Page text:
Windows 8.1 is Microsoft's newest version of Windows, and in some ways it looks pretty different from Windows 7, the version many are used to. But don't worry, these are mostly aesthetic changes that are easy to adjust to, and actually present a number of benefits!
If you're a staff or faculty member at Emerson College buying a new computer with departmental funds, it's going to come with Windows 8.1 pre-installed. Here is a brief introduction to some of the basics of using Windows 8.1.
The Start Screen
Welcome to the Windows 8.1 Start Screen. This is probably the most obvious change from Windows 7, and it replaces the Start Menu. Everything that you're used to is still here, it's just spread out a bit more. On the initial Start Screen page you will see the most common applications used here at Emerson.
This isn't all of your installed programs, of course, so how do you get to the rest of them? Remember the "All Programs" link in the Windows 7 Start Menu? There's a hidden down arrow at the bottom of the Start Screen that will expand the list of applications. Mouse over the area at the bottom of the Start Screen to reveal the arrow.
Click on any of the icons to launch the corresponding app. Right click any of the installed applications to Pin it to the Start Screen or Task Bar. If you pin the app to the Start Screen, next time you won't need to head into the All Applications screen.
Getting to the Start Screen is easy, and not much different from what you're used to.
The easiest way to get to the Start Screen is to click the Start Button in the bottom left of the desktop as you always have.
You can also click the Windows Key on your keyboard, or the Command key if you’re using a Mac keyboard.
To get back to the desktop, just click the Desktop icon! Or, click the Windows or Command key again. These keys will toggle you in and out of the Start Screen. You can also find the Start Button by hovering your mouse way in the bottom left corner.
Locking and Restarting the Computer
In the upper right corner of the Start Screen you will find your name, as well as a power icon and a magnifying glass.
Click your account name to lock the screen or sign out. Click the Power Icon to shut down or restart the computer. Click the Magnifying glass to search, or simply start typing at any time while in the Start Screen. This works with files, settings (like “Control Panel”) or even web searches.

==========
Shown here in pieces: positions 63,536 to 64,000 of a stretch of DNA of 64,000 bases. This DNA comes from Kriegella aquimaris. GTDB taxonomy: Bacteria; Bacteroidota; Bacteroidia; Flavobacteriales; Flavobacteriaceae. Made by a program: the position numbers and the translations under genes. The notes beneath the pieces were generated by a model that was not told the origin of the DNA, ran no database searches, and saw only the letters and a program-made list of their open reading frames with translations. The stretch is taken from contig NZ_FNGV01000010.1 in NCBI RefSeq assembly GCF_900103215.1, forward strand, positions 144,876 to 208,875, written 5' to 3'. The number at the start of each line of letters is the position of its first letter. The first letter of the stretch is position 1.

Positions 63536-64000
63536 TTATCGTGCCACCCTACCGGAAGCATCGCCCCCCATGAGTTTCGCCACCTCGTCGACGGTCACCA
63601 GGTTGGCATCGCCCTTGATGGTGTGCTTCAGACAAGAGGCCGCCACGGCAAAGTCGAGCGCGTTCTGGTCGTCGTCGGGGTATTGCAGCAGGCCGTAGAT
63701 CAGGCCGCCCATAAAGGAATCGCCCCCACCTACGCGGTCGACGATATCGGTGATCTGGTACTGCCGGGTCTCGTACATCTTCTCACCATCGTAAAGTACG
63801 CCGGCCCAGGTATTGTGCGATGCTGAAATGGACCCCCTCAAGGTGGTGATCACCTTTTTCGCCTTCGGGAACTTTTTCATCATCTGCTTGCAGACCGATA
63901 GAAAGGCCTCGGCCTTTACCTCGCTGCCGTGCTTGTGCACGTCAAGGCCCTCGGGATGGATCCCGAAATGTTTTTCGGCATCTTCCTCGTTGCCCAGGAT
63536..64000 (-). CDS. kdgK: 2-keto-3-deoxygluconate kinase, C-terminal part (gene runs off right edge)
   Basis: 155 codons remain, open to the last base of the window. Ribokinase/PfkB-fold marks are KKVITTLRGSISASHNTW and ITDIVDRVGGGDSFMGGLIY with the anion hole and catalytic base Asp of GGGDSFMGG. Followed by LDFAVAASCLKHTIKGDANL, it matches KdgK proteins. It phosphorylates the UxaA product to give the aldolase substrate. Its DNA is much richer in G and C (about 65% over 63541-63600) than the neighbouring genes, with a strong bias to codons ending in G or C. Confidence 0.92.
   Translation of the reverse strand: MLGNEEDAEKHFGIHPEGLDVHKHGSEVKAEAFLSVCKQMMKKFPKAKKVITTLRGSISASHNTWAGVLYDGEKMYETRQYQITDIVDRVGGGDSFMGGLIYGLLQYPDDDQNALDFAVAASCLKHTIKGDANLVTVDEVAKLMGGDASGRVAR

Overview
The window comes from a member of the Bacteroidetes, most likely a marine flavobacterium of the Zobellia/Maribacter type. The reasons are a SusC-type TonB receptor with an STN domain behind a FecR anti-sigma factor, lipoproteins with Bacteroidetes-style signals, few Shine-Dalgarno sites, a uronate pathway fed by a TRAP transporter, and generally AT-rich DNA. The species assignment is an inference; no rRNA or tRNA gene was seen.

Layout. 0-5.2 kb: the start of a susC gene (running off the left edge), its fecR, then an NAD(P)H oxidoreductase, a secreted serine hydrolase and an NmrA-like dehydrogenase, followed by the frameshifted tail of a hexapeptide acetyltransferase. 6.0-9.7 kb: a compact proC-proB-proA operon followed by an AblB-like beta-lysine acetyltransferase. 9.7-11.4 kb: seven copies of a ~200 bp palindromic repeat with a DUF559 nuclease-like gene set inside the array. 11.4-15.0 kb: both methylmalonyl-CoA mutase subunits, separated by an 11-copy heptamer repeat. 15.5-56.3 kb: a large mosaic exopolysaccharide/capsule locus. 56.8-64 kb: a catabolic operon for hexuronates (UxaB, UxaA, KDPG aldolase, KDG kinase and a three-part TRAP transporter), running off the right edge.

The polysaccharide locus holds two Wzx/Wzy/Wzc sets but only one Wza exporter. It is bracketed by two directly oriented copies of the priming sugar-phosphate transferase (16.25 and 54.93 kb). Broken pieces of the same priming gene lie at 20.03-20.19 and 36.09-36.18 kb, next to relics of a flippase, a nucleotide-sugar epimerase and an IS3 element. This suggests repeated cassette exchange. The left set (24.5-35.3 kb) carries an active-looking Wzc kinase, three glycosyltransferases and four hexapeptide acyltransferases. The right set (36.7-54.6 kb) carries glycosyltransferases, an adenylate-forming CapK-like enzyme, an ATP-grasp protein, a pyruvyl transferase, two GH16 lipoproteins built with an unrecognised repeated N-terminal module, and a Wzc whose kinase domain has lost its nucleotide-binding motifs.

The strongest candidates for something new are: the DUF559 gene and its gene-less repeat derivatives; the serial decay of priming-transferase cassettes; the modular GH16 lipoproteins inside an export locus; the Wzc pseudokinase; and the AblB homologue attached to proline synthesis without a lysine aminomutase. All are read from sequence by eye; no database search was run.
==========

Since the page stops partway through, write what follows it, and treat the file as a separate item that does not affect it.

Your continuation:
Windows 8 introduced Modern Apps, which take up the full screen when launched, similar to an app on a tablet. Because Windows 8.1 is designed as a "hybrid" operating system, meaning it's designed to work both as a desktop operating system and a tablet operating system, some of the these apps duplicate functionality of other desktop apps. It's up to you which to use, but as you'll likely be working in the Desktop environment, you'll probably want to stick to the Desktop apps.
The design of the app icons is similar, so keep an eye out. For example, the Mail icon is for the Modern App, while Outlook 2013 is a desktop app. You can recognize Modern Apps because their icons are usually much flatter visually. Most Modern Apps have been removed, but you'll still see some, like PC settings. You'll almost immediately be able to tell if you've unintentionally ventured into a Modern App by the way it takes over your screen.
Now, it's easy to get a little flustered here, because there's no obvious way to exit this Modern App. Remember the hidden down arrow from the Start Screen? There's a hidden toolbar at the top!
Just move your mouse to the very top edge of the screen to reveal the familiar "X" to close the window. You can also always click the Windows (or Command) key to get back to the Start Screen, and then click on the Desktop icon to get back to the desktop.
If you'd like more information about how to use Windows 8.1, Lynda.com (which members of the Emerson College community have free access to!) has a great lesson on Windows 8.1. Much of it is aimed at home use, and won't be applicable to your work computer, but it will help you feel more comfotable with the interface. Or, submit a request, and we'll be glad to come give you a hand!